To provide clarity a pricing template was developed which is a tool specific to Vanuatu’s energy and fuel needs. This tool will ensure fuel being imported by private suppliers is fair and reasonable against global pricings and ensure monitoring of fuel consumption and efficiency can be understood.
Fuel is a critical commodity for Vanuatu as it powers the country’s energy network and ensures the people of Vanuatu have access to transportation and maritime shipping across the 80 islands spread through more than 1300km of Ocean.
This template will ensure both an understanding of how to improve the efficient use of fuel for these critical sectors whilst ensuring the people of the country have fair access and comparable pricing standards.
To develop the tool energy specialists from neighbouring countries working in regulation and energy sectors came together to provide decades of experience in regulation and pricing. The training team from American Samoa, Fiji and Solomon Islands have all been using a similar template specific to their respective countries and were able to share the knowledge and lessons learned from their experience with the Vanuatu Team.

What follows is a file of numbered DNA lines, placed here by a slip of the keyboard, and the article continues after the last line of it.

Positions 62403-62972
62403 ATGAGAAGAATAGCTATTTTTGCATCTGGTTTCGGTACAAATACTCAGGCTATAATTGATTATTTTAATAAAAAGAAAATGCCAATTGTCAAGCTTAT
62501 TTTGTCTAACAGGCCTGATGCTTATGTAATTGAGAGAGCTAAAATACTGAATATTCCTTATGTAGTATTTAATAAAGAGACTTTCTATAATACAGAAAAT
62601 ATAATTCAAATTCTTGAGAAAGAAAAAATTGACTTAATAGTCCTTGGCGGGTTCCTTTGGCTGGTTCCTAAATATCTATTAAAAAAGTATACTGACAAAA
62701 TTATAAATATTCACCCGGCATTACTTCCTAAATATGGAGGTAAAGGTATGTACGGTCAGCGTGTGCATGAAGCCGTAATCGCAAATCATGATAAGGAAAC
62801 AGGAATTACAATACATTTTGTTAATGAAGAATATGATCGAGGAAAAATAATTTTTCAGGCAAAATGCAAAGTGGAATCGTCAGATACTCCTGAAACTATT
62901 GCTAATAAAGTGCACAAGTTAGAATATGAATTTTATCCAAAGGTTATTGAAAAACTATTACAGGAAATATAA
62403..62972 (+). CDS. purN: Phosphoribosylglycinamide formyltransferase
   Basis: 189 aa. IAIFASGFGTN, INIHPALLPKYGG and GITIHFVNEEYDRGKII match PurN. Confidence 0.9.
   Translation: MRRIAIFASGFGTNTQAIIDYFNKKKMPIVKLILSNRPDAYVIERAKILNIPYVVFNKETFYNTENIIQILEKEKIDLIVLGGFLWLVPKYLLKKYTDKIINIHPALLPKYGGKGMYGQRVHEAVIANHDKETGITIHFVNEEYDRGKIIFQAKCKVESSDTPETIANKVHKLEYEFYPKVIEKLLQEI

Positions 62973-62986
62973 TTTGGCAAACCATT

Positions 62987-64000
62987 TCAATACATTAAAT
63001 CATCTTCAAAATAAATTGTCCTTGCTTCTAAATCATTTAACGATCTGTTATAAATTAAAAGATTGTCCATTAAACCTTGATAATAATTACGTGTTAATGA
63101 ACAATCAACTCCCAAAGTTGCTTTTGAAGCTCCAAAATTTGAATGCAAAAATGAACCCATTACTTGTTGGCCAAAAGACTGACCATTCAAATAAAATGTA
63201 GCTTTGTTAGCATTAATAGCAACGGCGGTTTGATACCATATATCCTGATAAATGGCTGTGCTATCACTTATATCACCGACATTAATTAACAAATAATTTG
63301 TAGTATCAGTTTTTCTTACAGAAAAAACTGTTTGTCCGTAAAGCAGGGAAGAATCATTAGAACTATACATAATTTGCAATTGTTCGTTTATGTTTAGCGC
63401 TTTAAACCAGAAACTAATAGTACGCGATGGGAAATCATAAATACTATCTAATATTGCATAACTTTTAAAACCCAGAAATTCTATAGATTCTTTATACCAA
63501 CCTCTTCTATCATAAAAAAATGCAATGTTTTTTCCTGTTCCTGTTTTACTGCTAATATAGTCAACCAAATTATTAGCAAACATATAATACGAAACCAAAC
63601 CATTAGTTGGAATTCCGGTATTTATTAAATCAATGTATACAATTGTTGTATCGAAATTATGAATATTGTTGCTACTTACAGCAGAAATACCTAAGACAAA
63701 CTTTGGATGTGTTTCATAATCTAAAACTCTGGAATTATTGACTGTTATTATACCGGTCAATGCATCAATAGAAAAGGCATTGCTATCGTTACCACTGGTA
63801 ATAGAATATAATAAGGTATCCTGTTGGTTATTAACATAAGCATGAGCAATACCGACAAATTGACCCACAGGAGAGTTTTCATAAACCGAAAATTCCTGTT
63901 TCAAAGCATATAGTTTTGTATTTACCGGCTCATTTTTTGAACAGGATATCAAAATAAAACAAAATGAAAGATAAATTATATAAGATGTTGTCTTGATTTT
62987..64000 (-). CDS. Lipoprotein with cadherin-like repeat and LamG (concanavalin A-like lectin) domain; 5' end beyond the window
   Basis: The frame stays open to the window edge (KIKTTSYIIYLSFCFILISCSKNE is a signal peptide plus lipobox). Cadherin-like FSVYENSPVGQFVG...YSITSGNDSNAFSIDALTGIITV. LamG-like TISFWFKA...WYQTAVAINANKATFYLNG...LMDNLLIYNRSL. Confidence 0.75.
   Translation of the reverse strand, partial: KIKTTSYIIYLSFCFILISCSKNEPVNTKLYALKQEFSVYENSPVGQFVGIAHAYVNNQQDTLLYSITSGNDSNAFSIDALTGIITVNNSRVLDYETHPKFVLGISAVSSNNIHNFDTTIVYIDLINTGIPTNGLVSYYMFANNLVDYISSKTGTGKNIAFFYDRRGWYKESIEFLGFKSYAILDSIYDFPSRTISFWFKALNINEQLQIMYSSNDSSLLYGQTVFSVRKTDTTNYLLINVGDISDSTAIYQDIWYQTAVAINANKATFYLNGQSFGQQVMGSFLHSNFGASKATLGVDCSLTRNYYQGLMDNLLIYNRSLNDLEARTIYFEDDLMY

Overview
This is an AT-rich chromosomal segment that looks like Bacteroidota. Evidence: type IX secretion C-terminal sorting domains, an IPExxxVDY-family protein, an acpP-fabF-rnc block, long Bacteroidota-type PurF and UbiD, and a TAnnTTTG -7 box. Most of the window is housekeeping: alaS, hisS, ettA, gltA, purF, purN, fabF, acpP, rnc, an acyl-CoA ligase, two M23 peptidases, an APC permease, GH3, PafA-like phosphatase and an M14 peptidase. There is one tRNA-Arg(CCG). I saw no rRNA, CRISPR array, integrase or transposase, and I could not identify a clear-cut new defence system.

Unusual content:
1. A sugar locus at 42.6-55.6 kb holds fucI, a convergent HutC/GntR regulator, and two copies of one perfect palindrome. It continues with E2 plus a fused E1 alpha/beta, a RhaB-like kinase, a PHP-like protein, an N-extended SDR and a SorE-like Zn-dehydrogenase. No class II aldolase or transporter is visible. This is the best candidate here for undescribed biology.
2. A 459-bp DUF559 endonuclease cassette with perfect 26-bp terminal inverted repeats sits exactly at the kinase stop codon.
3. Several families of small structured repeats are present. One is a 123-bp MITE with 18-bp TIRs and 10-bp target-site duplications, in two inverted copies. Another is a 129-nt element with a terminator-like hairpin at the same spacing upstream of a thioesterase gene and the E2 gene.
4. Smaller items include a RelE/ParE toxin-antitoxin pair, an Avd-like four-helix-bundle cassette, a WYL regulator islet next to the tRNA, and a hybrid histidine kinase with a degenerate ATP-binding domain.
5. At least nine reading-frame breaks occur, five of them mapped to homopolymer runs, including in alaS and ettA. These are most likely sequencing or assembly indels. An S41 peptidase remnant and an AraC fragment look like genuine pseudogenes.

Executive and Policy Officer from Vanuatu Price Control Bureau’s, Mr Henrikson Malsokle, said he was thankful to SPC and the team of trainers for spending a focused week on developing a relevant tool for his team to use to ensure the country have equitable access to fuel.
“This training and attachment now means, we are ready to monitor fuel prices by means of wholesale and retail fuel pricing verification. This knowledge will equip us to advise the public on price notices ensuring transparency on fuel price setting in Vanuatu,” he said.
Energy Efficiency Advisor, Makereta Lomaloma facilitated this peer-to-peer learning exchange and said the exchange will genuinely support fair pricing and increased efficiency of fuel usage for Vanuatu into the future.
“Vanuatu, at present, imports an estimated 62 million litres of fuel per annum but ensuring cost-effective supply and price verification supported through this knowledge exchange is critical for the country, its sustainable development and future efficiencies in reducing dependence on fossil fuels.”
Mr Malsokle will apply this new template in a learning exchange with the Fijian Competition and Consumer Commission (FCCC) before returning to Vanuatu. It will then be implemented in Vanuatu in the coming months.
Vanuatu Price Control Bureau; Department of Energy; and Vanuatu Utilities Regulatory Authority were the key representatives being supported. The training also accommodated a participant from Tuvalu Department of Energy.